In a reversal of Obama-era rules, the Federal Communications Commission announced Tuesday that it has developed a plan to gut net neutrality. Current rules prevent internet service providers from giving preference to certain kinds of traffic or charging extra fees for higher internet quality, guaranteeing that everyone has equal access to the internet. The FCC plan will be put to a vote at the agency’s Dec. 14 meeting, where it is expected to pass, with Republicans holding three of the commission’s five seats.

The New York Times reports :

The clear winners from the move would be telecom giants like AT&T and Comcast that have lobbied for years against regulations of broadband and will now have more control over the online experiences of American consumers. The losers could be internet sites that will have to answer telecom firms to get their content in front of consumers. And consumers may see their bills increase for the best quality of internet service.

“Under my proposal, the federal government will stop micromanaging the internet,” [FCC Chairman Ajit] Pai said in a statement. “Instead, the F.C.C. would simply require internet service providers to be transparent about their practices so that consumers can buy the service plan that’s best for them and entrepreneurs and other small businesses can have the technical information they need to innovate.”

The Washington Post elaborates on how the rollback would benefit internet providers:

Lifting the rules will allow Internet providers to experiment with new ways of making money. In recent years, some broadband companies such as AT&T have tried offering discounts on Internet service to Americans so long as they agree to let the company monitor their Web browsing history, for example. Other companies such as Verizon have exempted their own proprietary apps from mobile data caps, in a bid to drive user engagement. The practice, known as zero-rating, was criticized by the prior FCC as a potential violation of net neutrality principles, but Pai rescinded his predecessor’s findings upon taking office.

Under President Barack Obama, the FCC ruled that quality internet access should be treated as a public utility, as are phone and electric services. This rule was upheld in federal court in 2016, and the courts declined a rehearing of the case in May. But FCC Chairman Ajit Pai, a Donald Trump appointee, has proposed to go back to classifying broadband as an “information service,” which would make regulations harder and benefits internet service providers at the expense of content providers such as Google or Netflix. Google said in a statement, “The FCC’s net neutrality rules are working well for consumers, and we’re disappointed in the proposal released today.”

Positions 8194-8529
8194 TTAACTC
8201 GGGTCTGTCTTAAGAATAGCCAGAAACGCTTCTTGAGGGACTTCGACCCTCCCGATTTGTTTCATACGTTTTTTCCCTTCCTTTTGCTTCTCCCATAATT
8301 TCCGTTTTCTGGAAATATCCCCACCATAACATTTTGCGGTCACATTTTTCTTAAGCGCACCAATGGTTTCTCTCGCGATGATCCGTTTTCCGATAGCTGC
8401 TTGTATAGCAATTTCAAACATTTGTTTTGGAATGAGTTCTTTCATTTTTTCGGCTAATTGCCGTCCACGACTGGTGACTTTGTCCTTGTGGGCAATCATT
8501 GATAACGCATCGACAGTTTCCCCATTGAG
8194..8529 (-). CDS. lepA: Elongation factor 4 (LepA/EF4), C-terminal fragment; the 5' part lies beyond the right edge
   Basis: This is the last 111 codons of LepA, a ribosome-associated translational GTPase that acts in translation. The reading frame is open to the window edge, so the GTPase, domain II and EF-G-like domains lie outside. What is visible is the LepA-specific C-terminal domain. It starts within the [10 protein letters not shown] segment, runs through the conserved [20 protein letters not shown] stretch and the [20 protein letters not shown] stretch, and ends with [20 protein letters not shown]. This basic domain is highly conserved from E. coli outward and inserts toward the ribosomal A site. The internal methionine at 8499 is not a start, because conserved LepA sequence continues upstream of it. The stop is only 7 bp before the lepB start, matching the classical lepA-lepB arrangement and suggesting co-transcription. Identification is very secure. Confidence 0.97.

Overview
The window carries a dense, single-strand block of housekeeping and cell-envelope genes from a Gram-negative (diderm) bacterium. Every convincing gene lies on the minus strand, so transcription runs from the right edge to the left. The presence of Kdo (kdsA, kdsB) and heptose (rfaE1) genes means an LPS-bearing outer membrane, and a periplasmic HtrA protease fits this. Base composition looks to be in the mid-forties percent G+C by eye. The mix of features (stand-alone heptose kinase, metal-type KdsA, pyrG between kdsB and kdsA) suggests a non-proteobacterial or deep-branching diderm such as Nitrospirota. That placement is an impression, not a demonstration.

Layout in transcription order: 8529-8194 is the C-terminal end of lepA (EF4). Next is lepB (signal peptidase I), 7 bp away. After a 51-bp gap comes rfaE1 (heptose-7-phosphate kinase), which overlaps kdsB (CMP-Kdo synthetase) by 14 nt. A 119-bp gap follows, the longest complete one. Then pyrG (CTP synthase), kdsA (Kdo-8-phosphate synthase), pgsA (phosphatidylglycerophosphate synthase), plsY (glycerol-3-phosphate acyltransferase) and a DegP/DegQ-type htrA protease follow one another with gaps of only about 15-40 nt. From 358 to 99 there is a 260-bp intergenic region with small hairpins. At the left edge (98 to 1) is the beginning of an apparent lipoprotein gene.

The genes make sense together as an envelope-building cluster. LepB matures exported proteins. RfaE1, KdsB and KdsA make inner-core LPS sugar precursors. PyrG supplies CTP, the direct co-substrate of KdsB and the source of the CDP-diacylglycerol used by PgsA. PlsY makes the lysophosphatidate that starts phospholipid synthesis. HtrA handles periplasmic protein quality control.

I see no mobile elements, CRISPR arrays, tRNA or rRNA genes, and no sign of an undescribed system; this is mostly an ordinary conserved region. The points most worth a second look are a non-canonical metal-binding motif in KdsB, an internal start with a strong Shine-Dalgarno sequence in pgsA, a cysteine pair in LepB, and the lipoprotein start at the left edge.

The Washington Post adds:

Former Democratic FCC chairman Tom Wheeler, who drafted the 2015 net neutrality rules and rammed them through despite Republican opposition, called Tuesday’s move “tragic.”

“The job of the FCC is to represent the consumer,” he said in an interview. “Tragically, this decision is only for the benefit of the largely monopoly services that deliver the Internet to the consumer.”

In May, Pai announced that the FCC would entertain a public comment period about net neutrality policy, which led to an uproar from open-internet advocates. John Oliver, the host of an HBO comedy show, established a website,, to redirect public comments in favor of net neutrality from that site to the FCC’s website. The resulting flood of comments caused the government agency’s site to crash and be out of operation briefly.

Carmen Scurato, director of policy and legal affairs for the National Hispanic Media Coalition, released a statement on the unique threat the rollback would pose to people of color:

“Repealing Net Neutrality is no small matter, especially for Latinos and people of color who already face substantial barriers in getting online, staying online and having high quality Internet. Despite the obstacles, we strive to tell our stories, build businesses, learn, get jobs, express ourselves, and organize online. Today, the Trump FCC is telling Latinos and other consumers that their voices will only be heard as far as their wallets can carry them, by paving the way for paid prioritization. Shifting responsibility for resolving consumer issues to the Federal Trade Commission, which currently lacks the jurisdiction and resources to effectively handle them, is a sad statement of what the FCC stands for today-corporations over consumers.

The FCC has described the net neutrality rollback as a return “to the bipartisan, light-touch regulatory framework under which a free and open Internet flourished for almost 20 years.”

Many Democrats, including Hawaii Sen. Brian Schatz and Terrell McSweeny, who is one of five FCC commissioners, have been outspoken critics of the proposed rollback:

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